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What to Do When COVID-19 Comes to Your Workplace

Thursday, April 30, 2020   (0 Comments)
Posted by: Priscilla Gil
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With the number of coronavirus cases growing exponentially across the country, all companies can expect to have at least one of their employees diagnosed with COVID-19, if they haven’t already. By establishing and communicating clear expectations and procedures now, you will help your employees know what to do to stay healthy and what to do if someone becomes sick.

If an employee is sick outside of work, require them to stay home.

If an employee arrives at work with symptoms, including a fever, send them home immediately.

Common symptoms of COVID-19 are fever, cough, shortness of breath, fatigue, loss of smell or taste, and/or gastrointestinal issues.

Employees with a combination of these symptoms should contact their personal health care provider and, if possible, use the CDC’s Self Checker.

Require documentation from the employee’s health care provider whenever possible, including leave time needed and release back to work. If they can get tested, request the results as soon as possible so you know how to handle at work.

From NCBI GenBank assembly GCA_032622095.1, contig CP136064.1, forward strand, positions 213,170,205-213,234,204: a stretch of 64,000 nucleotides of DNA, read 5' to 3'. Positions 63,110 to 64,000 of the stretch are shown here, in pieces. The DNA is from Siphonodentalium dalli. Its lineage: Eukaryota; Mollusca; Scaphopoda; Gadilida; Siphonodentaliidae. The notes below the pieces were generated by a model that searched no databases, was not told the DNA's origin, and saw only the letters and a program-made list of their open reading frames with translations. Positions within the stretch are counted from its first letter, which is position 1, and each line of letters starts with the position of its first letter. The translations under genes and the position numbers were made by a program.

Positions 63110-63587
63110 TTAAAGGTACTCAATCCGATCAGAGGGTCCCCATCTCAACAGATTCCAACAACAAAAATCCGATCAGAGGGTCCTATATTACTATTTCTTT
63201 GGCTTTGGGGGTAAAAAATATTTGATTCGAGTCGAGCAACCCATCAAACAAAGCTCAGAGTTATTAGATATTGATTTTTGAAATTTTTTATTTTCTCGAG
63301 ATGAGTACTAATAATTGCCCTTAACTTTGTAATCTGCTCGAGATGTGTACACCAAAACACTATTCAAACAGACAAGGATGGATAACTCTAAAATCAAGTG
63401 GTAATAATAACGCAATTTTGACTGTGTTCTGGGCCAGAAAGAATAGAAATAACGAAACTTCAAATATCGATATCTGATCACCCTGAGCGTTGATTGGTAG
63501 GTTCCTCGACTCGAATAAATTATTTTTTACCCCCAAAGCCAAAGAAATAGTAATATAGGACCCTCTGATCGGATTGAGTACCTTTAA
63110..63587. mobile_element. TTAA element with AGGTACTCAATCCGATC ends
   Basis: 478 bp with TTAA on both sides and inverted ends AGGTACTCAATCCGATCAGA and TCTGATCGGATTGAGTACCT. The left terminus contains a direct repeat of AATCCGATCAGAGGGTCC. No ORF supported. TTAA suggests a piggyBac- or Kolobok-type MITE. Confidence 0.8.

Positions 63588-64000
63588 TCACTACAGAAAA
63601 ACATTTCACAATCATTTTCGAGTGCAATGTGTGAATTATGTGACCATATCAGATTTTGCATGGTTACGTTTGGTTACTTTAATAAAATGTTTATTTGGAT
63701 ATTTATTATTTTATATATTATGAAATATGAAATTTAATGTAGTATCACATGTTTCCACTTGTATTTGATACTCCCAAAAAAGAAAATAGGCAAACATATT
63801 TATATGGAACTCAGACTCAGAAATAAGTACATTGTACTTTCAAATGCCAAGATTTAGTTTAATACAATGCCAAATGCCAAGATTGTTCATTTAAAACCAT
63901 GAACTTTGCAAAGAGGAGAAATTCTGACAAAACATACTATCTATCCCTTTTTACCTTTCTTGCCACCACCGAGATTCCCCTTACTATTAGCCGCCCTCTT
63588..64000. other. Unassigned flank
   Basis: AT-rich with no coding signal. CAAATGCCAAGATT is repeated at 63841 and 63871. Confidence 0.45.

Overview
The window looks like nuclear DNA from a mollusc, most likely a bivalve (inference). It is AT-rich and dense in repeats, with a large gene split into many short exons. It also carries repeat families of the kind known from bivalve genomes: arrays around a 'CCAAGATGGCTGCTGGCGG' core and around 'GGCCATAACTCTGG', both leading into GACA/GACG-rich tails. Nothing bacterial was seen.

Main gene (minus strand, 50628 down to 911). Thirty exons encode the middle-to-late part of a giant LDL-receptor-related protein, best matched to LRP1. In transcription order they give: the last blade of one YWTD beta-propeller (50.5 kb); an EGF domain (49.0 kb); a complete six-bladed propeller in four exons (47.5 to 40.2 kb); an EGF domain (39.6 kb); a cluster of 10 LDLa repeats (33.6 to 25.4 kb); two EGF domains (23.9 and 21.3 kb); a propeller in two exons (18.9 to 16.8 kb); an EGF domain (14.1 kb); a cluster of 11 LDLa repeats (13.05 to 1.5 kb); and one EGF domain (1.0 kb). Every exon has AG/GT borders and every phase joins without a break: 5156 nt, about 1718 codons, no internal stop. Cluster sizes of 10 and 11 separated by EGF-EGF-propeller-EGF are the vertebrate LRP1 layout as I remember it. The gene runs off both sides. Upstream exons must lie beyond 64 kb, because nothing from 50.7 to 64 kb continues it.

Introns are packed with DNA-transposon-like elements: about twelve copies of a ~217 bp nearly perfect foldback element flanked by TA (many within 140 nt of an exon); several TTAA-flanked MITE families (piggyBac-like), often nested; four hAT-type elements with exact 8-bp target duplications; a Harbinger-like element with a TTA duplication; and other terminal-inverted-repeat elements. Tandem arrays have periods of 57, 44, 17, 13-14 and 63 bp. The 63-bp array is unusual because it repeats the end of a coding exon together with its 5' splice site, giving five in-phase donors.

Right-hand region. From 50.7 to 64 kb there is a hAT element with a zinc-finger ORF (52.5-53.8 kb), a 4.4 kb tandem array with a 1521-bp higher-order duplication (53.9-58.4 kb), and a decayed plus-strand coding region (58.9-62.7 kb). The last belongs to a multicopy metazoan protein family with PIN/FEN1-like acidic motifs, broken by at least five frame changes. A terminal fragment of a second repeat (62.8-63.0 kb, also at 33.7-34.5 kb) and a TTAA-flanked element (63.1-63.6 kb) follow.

Advise employees they must stay at home until they are fever-free for 72 hours without medication and at least 7 days from the onset of symptoms, and/or until given a release to work by their health care provider.

Provide employees leave (paid and/or unpaid) as required under Families First Coronavirus Relief Act, state paid time off and disability laws, and your company policies.

If an employee with symptoms and/or having been diagnosed with COVID-19 has worked recently:

Notify other employees as soon as you know of a possibility of exposure; do not wait for a confirmed test result, which may never come. Inform employees, especially those who had regular and sustained contact.

Advise employees of where the sick employee was and on what date so they can determine their risk of exposure and, if necessary, self-quarantine for 14 days to see if they exhibit symptoms.

You must keep the sick employee’s confidentiality, but you can state:

“We have been notified that an employee who worked in [our facility / xxx department / etc.] on [date] [has symptoms of / has been diagnosed with / is being tested for] COVID-19. We are taking the proper precautions and will notify you of any updates as they become available. Anyone who displays symptoms and who may have had regular and sustained contact in this area at the same time should contact [title of contact] immediately.”

If the sick employee was in the workplace within 7 days:

Close off areas used by the sick person; open outside doors and windows to increase air circulation in the area for at least 24 hours or as long as possible.

Clean and disinfect all areas used by the sick person, such as offices, bathrooms, common areas, shared electronic equipment like tablets, touch screens, keyboards, remote controls, and ATM machines.

When cleaning an area where a sick employee was: